Ominous Etchings
Illustration of Frankenstein novel

Visual interpretations of Mary Shelley’s Frankenstein; or, The Modern Prometheus abound across its 200-year history. Among the most striking are graphic artist Lynd Ward’s woodcut illustrations for the 1934 edition, released just a few years after the first Frankenstein film.

Ward, whom Pulitzer Prize–winning cartoonist Art Spiegelman called “one of America’s most distinguished and accomplished graphic novelists,” created these early in a career that spanned 50 years and influenced the development of graphic novels and the evolution of children’s literature. Today, Penn State’s Special Collections Library houses The Lynd Ward Collection of Wood Engravings and Other Graphic Art, comprising some 5,000 wood engravings, proof sheets, wood-engraving blocks, and original illustrations for many of his works, including Frankenstein.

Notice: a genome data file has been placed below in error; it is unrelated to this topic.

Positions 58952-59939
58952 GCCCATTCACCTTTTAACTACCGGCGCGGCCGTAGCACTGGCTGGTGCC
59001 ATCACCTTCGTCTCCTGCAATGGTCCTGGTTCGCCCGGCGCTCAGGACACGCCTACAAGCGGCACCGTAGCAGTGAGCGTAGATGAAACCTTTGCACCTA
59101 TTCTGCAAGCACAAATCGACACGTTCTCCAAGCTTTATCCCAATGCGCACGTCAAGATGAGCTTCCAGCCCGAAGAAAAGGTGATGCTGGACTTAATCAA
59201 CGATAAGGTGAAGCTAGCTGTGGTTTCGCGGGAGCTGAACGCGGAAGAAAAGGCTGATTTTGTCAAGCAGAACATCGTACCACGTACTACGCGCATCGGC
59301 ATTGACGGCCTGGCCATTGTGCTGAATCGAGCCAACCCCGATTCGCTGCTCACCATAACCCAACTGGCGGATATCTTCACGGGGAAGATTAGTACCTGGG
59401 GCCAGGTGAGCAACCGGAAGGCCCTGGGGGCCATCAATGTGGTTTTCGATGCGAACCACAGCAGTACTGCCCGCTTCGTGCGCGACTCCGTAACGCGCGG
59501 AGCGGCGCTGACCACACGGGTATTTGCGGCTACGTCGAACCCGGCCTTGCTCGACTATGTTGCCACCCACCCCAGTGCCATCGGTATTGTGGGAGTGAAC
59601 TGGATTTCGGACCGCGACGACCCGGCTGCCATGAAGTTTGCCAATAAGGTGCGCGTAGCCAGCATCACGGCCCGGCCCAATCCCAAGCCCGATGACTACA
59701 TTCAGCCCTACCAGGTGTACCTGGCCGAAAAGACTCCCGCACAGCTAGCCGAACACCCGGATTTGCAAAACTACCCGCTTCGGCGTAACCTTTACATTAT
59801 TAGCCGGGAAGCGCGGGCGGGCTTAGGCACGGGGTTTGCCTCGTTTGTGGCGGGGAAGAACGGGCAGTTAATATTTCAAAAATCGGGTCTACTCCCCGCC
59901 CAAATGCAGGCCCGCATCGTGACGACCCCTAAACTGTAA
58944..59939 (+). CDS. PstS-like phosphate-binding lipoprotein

Ward’s woodcut illustrations for Shelley’s novel, which he created by carving designs into wooden blocks and then inking and printing the raised areas, prominently feature the harsh landscape and ominous weather in which the novel is set.

Another highlight of the collection is the set of original illustrations for The Biggest Bear (Houghton Mifflin, 1952), which Ward wrote and illustrated and for which he received the 1953 Randolph Caldecott Medal, given by the American Library Association to the artist of the most distinguished children’s picture book.

Woodcut illustrations of Frankenstein novel